“I think it’s an eye-opener for many because sometimes when you get that finished product you don’t realize what all goes into it,” Deanna said.

The Troutmans said even with all the wine sampling and live music, they still want their customers to realize that at the end of the day, they have visited a farm.

Outstanding
“I never thought I would be a farmer, or that I was cut from that type of cloth,” Andy said.

Despite his thoughts, the Troutmans have turned out to be quite the “Outstanding Young Farm Couple,” as recognized by the Ohio Farm Bureau in 2007. As participants in Farm Bureau’s Young Professionals program, the couple has experienced invaluable opportunities. The Outstanding Young Farmer award recognizes individuals or couples age 35 or younger for their accomplishments in their farming operations and their leadership in the agricultural community.

In applying for their award, they took a look back from where they had come, evaluated their operation and focused on future goals. At the national young farmer competition, they discussed common issues with producers from around the country and took advantage of networking opportunities.

“If you’re looking to expand your operation, business and perspectives, then I think a contest like this really opens a lot of doors and creates opportunities,” Andy said. “It’s priceless.” He said to be recognized by his farming peers is probably one of the greatest compliments he’s ever received.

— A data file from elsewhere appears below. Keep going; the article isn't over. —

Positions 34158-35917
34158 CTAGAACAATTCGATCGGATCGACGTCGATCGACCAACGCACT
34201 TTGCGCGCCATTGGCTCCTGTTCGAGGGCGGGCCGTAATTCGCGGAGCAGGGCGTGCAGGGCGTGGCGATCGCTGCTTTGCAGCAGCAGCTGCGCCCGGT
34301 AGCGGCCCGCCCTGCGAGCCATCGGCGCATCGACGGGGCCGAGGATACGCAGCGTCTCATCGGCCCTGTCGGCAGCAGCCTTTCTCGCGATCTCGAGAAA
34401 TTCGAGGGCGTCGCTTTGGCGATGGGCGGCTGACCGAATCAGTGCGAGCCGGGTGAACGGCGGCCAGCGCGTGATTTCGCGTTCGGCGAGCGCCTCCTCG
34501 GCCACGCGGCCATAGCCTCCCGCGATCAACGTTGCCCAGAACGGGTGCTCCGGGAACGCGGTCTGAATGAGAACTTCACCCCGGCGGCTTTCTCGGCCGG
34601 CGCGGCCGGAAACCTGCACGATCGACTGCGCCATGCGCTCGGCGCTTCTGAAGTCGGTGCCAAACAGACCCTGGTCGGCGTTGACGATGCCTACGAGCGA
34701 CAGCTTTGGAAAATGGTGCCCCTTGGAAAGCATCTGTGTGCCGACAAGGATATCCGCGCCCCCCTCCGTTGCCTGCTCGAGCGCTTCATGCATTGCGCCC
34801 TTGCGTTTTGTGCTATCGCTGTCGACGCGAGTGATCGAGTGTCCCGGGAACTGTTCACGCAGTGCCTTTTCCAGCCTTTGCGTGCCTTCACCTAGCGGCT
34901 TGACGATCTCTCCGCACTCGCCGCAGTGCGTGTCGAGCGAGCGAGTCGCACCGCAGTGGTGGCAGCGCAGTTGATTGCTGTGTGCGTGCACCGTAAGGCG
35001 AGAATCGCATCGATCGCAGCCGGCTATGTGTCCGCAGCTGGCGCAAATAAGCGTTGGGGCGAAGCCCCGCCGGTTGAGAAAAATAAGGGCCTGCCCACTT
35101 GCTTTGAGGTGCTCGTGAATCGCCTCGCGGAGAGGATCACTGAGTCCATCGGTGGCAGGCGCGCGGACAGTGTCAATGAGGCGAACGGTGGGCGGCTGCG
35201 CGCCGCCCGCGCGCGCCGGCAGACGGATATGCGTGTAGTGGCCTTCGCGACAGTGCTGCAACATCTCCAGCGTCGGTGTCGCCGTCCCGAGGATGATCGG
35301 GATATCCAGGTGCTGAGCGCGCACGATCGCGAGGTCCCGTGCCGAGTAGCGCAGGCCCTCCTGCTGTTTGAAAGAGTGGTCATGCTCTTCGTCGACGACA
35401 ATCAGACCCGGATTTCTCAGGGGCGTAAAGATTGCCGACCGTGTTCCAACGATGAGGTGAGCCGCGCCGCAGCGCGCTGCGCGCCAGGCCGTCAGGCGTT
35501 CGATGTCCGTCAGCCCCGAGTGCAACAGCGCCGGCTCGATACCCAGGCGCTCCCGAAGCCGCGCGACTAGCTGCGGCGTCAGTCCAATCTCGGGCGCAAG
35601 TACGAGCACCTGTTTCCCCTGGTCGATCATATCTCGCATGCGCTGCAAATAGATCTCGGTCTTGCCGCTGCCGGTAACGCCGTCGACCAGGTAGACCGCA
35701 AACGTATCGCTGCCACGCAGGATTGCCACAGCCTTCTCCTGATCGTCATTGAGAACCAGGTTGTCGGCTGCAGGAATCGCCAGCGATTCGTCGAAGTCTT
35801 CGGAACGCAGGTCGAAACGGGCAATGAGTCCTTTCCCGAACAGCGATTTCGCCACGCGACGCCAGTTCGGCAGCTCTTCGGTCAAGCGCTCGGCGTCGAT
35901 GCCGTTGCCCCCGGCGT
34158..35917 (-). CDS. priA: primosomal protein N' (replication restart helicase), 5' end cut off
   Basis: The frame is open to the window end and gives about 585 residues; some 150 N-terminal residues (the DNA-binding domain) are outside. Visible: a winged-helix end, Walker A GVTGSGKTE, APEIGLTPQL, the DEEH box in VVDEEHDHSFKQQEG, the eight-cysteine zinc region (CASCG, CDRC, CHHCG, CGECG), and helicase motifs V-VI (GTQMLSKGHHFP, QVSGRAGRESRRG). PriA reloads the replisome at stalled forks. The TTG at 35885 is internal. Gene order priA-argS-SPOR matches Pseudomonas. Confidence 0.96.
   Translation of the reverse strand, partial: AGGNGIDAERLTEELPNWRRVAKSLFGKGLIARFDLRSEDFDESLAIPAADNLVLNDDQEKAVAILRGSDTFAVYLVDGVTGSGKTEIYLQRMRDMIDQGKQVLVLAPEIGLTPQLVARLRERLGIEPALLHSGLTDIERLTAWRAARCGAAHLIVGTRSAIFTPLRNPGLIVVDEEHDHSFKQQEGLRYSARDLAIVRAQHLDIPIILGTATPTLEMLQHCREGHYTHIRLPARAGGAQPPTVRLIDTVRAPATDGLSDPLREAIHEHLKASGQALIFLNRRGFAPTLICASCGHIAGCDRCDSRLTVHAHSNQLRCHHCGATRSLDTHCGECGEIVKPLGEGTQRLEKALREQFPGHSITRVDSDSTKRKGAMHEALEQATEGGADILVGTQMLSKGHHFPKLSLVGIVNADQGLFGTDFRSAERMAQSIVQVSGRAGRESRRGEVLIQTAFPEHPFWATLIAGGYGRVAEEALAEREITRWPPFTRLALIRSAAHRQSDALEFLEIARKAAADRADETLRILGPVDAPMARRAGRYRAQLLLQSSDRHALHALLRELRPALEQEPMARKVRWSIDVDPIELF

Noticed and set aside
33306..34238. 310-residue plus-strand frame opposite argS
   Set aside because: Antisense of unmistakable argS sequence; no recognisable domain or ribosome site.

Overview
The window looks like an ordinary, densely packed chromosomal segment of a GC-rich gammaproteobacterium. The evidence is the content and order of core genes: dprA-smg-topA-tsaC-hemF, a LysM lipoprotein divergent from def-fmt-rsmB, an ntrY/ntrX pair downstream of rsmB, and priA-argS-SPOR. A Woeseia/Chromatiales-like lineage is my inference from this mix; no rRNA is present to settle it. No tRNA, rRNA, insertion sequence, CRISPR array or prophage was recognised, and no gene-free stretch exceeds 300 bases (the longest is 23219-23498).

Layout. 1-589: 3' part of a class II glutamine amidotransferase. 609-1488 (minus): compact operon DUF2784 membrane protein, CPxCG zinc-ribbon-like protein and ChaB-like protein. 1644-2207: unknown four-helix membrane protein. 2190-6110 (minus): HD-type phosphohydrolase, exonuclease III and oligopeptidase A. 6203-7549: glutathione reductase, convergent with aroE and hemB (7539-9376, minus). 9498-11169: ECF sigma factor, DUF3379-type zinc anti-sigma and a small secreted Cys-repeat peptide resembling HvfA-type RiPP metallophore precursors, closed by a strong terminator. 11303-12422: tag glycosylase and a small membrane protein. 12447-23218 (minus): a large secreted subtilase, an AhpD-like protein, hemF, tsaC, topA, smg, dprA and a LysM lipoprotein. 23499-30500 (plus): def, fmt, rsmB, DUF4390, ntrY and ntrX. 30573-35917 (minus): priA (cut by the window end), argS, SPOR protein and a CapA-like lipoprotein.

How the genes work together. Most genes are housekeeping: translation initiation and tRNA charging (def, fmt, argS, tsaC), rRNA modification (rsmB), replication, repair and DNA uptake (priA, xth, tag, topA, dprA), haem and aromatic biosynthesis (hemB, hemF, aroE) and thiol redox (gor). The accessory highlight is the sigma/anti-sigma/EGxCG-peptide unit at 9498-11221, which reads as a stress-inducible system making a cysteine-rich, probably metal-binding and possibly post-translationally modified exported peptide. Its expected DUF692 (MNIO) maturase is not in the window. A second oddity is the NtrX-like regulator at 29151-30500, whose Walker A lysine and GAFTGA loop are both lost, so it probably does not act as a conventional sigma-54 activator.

Andy said he thinks young farmers are important to the future, which is why he and Deanna are proud to be raising their own future young farmers. “How special is it to get up in the morning and have a herd of goats out your front door or to harvest some spinach and have that with eggs we produced and cheese and wine we made?” Andy said. “It all came from our little farm here and to be able to allow our children to grow up and have those experiences … is truly invaluable.”

While the couple serves as spokespersons for future generations, it’s a voice from the past that guides them. “My grandmother told me once that to truly be successful, you have to do something you like,” Andy said.

By that standard, this couple should continue to produce a fine vintage no matter what the crop.

Where to Find
The Winery at Wolf Creek
2637 South Cleveland-Massillon Road
Norton, OH 44203
330-666-9285 / 800-436-0426
Web site: wineryatwolfcreek.com

Ice Wine
The late fall and winter months are far from being a down time at the Troutmans’ wineries. Mother Nature sometimes cooperates enough to enable them to make ice wine. To produce ice wine, grapes must remain on the vine until they become frozen for a 24- to 36-hour period. As grapes dry out on the vine, the sugar content increases. Each grape retains a tiny amount of juice that, when frozen solid, results in pockets of super concentrated sugar. The Troutmans may be found handpicking grapes on a chilly 15- to 17-degree winter day in order to produce the unique and concentrated juice that is twice as sweet as normal grape juice. “There’s a lot of risk in making it, because the weather doesn’t cooperate every year,” Andy Troutman said. “It results in little bottles with big price tags, but they really do compete on a global scale with the best ice wines of Germany, Canada or just about anywhere on the globe.”